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HHS Leadership Class First Students to Tour Dome

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HHS Leadership Class First Students to Tour Dome

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    Hennessey Public School Superintendent Dr. Mike Woods tells 3=students that there will be no more “who has the key to the shelter?” questions. The front doors into the Eagle Event Center will automatically open and the lights will come on when there is an alert signal from the National Weather Service about a tornado. The facility, which is still under construction, will also double as a basketball gym “and we can also have concerts here,” Woods told 30 Hennessey United Leadership seniors during a tour of the facility Wednesday morning.

“That’s certainly worth the $9 million,” said Hennessey High School senior Kaden Mitchell after touring the school’s under-construction Eagle Event Center Wednesday morning.

He and 30 other HHS seniors were told that’s the official name of the Dome by Superintendent Dr. Mike Woods. He made that announcement during Hennessey United’s weekly Leadership class.

“It's more than a gym. … it’s a tornado shelter,” Woods told students, and it came about after the 2013 Moore school tornado.

He said there will be no more “who has the key to the shelter?” questions. The front doors into the Eagle Event Center will automatically open and the lights will come on when there is an alert signal from the National Weather Service about a tornado.

He told students that voters had to approve a bond issue by 60% for the building and property owners in the school district pay for in their taxes.

School patrons approved a $15.49 million bond issue in April 2017, with $10.59 million allocated to construct the Dome.

Woods had construction stopped while the Leadership students toured the facility. They were the first students allowed on the property during the construction phase.

“It's big enough that we can even have concerts here,” he said.

Seniors in that class are also in a civics class taught by Brady Page, boys basketball coach.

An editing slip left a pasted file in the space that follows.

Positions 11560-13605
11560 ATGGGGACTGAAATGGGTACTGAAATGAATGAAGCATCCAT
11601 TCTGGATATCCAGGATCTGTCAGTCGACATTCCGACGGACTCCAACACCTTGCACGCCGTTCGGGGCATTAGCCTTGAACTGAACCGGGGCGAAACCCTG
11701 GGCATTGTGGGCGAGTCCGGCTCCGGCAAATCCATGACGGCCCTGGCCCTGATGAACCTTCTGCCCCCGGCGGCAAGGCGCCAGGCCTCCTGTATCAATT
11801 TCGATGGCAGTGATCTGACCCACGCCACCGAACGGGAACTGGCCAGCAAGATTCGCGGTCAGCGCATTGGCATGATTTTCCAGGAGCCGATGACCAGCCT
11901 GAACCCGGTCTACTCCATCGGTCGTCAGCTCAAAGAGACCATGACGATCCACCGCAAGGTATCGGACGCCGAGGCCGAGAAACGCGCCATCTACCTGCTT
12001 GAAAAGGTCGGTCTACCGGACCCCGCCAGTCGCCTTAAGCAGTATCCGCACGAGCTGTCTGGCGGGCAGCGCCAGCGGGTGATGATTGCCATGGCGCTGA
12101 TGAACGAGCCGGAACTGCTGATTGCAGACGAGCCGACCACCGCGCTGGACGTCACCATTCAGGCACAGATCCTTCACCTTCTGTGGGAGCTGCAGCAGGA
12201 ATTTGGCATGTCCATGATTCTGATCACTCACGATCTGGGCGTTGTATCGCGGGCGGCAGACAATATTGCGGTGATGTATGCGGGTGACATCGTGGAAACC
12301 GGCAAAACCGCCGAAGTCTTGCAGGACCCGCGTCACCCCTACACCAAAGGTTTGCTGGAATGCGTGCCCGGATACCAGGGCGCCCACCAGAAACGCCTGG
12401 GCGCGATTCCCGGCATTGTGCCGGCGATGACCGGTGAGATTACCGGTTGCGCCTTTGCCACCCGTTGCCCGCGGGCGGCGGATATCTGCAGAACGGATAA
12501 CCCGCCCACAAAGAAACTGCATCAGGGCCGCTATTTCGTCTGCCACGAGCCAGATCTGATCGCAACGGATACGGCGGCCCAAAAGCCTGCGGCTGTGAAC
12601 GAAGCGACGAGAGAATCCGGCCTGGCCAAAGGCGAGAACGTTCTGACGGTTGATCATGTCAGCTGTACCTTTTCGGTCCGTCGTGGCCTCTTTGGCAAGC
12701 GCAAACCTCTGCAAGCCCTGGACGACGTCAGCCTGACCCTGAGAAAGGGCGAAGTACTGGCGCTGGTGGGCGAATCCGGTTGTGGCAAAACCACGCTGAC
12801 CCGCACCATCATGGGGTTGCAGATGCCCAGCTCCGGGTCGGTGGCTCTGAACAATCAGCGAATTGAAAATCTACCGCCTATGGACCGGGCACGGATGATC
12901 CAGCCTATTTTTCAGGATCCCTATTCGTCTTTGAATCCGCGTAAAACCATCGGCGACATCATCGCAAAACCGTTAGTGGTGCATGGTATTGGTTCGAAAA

Page made the tour with his students, and said he hadn’t wanted to see the facility until it was completed. “But I’m so glad I did!”

One of Page’s players, Angel Rodriquez, looked surprised when Woods said there would be seating for 1,700.

Then he asked: “Did he say the court would run north and south?”

Yes, and gigantic screens – a 10-by-32-foot screen at the south end and a smaller seven-by-10-foot screen at the north end – will show “real time” play.

The scoreboards will be controlled from an iPad and will display the scores, shot clock and live videos in a split screen.

Hector Hernandez asked if the Eagle Event Center would be ready in time for their graduation in May.

Woods said it will be ready for basketball season. The plan was for it to be ready for the first home basketball game, he said, but due to bleachers not getting in until November that has pushed it back.

“It looks smaller on the inside than it does from the outside,” said another student after Woods said the two-story facility contains 33,000 square feet.

“No one else has a dome-shaped building this size,” Woods told students.

There are four sets of locker rooms, he pointed out. Hennessey’s are on the west side and the visitor’s on the east side.

There are coach’s offices and training rooms and a walking track on the second floor with administration offices on the west side of the first floor.

Students were surprised to learn the second floor could also be reached by an elevator.